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The real expert on whether using essential oils will help you feel better—is you. By doing a bit of research and experimentation, you may find some oils that help with relaxation or brighten your mood.
Essential oils are extracted from the root, leaf, seed, bar, or flower of a tree or plant through a distillation process that separates the plant’s oil from its water compounds.
These aromatic oils are highly concentrated. For instance, it requires 150 pounds of lavender to extract one pound of essential lavender oil. This means the oil has 150 times the healing and protective properties as straight lavender.
The power of an essential oil lies in the size of its molecules. The molecules are small enough to penetrate our cells, and some can even cross the blood-brain barrier. Their minuscule size makes the molecules transdermal—they can pass through skin to enter the bloodstream.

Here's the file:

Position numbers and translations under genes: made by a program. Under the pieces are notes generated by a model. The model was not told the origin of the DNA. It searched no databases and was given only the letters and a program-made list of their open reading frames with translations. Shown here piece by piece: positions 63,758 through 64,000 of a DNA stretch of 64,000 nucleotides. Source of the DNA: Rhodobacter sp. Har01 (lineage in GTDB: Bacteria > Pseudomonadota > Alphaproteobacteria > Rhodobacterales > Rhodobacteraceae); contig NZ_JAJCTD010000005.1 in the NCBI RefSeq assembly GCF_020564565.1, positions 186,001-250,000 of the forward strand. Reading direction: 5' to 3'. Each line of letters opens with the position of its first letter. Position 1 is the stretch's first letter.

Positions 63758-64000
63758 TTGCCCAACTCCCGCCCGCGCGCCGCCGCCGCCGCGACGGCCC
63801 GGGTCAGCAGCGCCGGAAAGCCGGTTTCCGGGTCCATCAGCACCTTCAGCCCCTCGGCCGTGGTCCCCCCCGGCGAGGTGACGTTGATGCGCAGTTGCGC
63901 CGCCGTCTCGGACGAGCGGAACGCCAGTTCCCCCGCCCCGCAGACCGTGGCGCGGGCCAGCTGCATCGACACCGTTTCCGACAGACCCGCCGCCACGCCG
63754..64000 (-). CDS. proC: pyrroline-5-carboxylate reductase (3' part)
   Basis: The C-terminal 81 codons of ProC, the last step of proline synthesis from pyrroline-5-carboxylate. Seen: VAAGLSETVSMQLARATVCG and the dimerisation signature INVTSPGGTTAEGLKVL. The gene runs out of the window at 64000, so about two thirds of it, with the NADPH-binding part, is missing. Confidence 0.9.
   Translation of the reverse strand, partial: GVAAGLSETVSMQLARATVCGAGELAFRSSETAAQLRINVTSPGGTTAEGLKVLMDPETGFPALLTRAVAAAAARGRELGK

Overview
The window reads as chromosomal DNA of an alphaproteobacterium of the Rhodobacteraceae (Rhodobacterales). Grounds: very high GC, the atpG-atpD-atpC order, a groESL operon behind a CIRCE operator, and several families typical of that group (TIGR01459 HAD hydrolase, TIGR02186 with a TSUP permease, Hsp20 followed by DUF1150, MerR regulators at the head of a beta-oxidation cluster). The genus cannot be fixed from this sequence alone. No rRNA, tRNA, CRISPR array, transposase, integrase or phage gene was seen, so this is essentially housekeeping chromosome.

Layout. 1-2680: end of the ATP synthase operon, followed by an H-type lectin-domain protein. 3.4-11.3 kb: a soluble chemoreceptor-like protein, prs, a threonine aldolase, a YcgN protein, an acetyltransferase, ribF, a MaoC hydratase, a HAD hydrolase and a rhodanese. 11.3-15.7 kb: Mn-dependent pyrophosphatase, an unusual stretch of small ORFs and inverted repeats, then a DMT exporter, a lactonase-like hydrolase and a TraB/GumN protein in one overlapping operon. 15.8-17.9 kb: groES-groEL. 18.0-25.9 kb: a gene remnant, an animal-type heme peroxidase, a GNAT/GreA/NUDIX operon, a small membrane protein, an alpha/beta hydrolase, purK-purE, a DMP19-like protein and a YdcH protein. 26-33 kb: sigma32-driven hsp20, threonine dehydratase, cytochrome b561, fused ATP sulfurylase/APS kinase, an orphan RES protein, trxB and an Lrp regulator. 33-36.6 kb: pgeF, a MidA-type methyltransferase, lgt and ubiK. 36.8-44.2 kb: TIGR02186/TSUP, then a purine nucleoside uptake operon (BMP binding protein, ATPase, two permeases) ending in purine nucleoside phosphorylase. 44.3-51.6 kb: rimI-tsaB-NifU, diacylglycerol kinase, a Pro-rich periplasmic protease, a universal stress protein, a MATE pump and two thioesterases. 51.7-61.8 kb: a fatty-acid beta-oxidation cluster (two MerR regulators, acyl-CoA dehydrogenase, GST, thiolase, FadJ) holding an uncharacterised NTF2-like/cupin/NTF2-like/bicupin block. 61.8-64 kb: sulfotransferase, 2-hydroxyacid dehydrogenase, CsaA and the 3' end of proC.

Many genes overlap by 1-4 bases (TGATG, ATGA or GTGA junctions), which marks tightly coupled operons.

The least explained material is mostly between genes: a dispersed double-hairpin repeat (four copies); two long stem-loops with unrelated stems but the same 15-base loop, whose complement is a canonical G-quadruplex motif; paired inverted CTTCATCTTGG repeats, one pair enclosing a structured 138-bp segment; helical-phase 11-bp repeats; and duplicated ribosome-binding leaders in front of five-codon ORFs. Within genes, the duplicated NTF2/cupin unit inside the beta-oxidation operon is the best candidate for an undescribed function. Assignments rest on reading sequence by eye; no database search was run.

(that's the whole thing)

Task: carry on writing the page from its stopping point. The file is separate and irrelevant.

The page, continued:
Essential oils can also be assimilated through our olfactory system - our sense of smell - which is directly linked to the brain. When the smell receptors in our nose are stimulated by the oils, messages are sent to the nervous and limbic systems, influencing tranquility and mood.
There are generally four ways to enjoy essential oils: inhaled - using a diffuser or inhaler, applied topically, taken internally, and used as part of personal care. Many essential oils are so powerful they need to be diluted with a carrier oil (e.g., olive, coconut) before being applied to the skin.
Maybe the easiest way to begin using essential oils is diffusing them into the air. By adding about 15 drops of an oil to warm water, or to a purchased diffuser, you can enjoy the oil's benefits. Lavender or rose oil may help you relax. Peppermint can improve energy levels and concentration. Citrus oils, or frankincense might brighten your mood.
It is important to invest in therapeutic grade, organic essential oils whenever possible. They come from plants grown in nutrient dense, pesticide free soil and the oils are extracted without the use of chemicals.
Read about the best way to use the different oils, or consult someone trained in their use, before applying them—especially topically or internally. Some people may have an allergic skin reaction to certain oils. Little is known (researched) about the effects of oils on children, women who are pregnant or breastfeeding, or how the oils interact with prescription medications.
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